A high school librarian in Grafton, N.D., has been charged with criminal trespass as part of an investigation into prescription drug thefts and unlawful entry into residences, according to a statement by Grafton Police Wednesday.
Kelly R. Kohler, 30, an employee of Grafton Public School, was charged with four counts of criminal trespass, a Class C felony. Each count carries a maximum penalty of five years in prison and/or a $10,000 fine.
She appeared in District Court in Walsh County Tuesday and was released on a $10,000 bond. The conditions of her release included that she not leave North Dakota and could have no contact with the victims of the crimes, according to the police department.
Kohler admitted to police Tuesday she'd been in two homes because she wanted to locate the book "American Sniper," according to the affidavit. She said the children who lived there had allegedly stolen the book, though police found no record of the children checking out the book.
No school officials were available to comment Wednesday.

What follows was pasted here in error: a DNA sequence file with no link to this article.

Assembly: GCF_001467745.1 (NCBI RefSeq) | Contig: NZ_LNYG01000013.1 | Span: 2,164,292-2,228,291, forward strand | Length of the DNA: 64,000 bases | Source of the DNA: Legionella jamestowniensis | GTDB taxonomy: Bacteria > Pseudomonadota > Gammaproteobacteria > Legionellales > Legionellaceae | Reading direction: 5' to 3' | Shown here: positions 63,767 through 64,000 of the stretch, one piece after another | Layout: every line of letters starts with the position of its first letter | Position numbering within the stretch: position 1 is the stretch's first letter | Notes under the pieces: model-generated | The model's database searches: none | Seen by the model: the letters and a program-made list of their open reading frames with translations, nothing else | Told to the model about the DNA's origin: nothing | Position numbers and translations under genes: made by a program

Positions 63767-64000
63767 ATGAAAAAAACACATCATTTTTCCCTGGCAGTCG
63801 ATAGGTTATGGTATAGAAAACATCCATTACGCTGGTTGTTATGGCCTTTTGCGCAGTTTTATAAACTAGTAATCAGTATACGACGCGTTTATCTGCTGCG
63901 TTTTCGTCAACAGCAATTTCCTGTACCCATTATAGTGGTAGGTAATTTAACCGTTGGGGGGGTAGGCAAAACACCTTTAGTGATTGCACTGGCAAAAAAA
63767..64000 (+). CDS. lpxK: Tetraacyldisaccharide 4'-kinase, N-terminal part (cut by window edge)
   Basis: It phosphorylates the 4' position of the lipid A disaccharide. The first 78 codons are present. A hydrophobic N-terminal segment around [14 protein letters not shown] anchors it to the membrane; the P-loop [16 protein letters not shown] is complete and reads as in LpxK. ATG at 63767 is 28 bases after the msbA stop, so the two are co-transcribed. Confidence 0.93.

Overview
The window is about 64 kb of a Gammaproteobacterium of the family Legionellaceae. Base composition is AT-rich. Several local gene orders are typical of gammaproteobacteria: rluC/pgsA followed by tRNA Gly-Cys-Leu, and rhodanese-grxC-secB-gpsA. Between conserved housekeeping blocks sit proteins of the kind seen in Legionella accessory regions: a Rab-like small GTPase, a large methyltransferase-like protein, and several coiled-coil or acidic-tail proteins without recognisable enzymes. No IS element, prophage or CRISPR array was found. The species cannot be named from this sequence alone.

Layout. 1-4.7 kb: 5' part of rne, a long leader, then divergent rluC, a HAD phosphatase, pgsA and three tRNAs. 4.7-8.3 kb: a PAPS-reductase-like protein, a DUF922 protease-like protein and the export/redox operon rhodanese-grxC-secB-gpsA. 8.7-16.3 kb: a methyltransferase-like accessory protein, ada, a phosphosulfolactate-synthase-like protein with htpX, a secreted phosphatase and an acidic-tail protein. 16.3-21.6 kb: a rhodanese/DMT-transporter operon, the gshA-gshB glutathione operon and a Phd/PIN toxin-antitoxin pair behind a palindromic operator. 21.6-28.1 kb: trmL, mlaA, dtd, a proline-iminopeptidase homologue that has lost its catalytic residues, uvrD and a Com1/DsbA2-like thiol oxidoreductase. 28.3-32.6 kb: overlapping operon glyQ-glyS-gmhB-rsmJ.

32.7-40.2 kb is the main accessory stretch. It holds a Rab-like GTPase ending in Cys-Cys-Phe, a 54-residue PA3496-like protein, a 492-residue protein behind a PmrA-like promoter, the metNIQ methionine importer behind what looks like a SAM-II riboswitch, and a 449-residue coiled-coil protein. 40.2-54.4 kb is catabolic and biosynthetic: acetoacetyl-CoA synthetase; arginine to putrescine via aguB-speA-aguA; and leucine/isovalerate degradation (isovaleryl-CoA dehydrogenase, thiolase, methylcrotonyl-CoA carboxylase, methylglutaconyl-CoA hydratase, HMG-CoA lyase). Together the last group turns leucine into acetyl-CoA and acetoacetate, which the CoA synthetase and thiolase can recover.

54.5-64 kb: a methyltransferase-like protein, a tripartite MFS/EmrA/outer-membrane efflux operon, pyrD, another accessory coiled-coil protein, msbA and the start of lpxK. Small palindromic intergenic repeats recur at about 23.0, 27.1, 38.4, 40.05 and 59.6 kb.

Kohler allegedly visited three homes without permission from homeowners, according to the affidavit.
Grafton resident Evelyn Allensworth told police Feb. 20 that Doris Dahlgren, her cleaning lady, had spotted someone inside her home, looking through the kitchen cupboards. The woman told Dahlgren she was "looking for a library book," and after Dahlgren pushed her for more information, she left.
A woman who had "similar characteristics" to Kohler was spotted again four days later at Ed Boura's residence, where she had entered the home and left just as Boura was returning, he told police.
Boura saw her black Chevrolet SUV, which had a license plate beginning with "JON," parked in the driveway and said he believed it was a friend of his son's. But once he entered the house, the vehicle left, and he noticed that his oxycodone and temazepam was missing, he told police.
Resident Louis Johnson told police he'd seen Kohler in a house belonging to resident Jaci Niemann on two different occasions from Feb. 23 to 27.
When Johnson confronted Kohler, she'd told him she was looking for "a book or video" and knew Niemann. Johnson said Kohler admitted she'd been in the house before and that she was a librarian, according to the affidavit.
The charges resulted from a joint investigation by the police department and the Walsh County Sheriff's Office since early February, according to a release. The investigation is ongoing.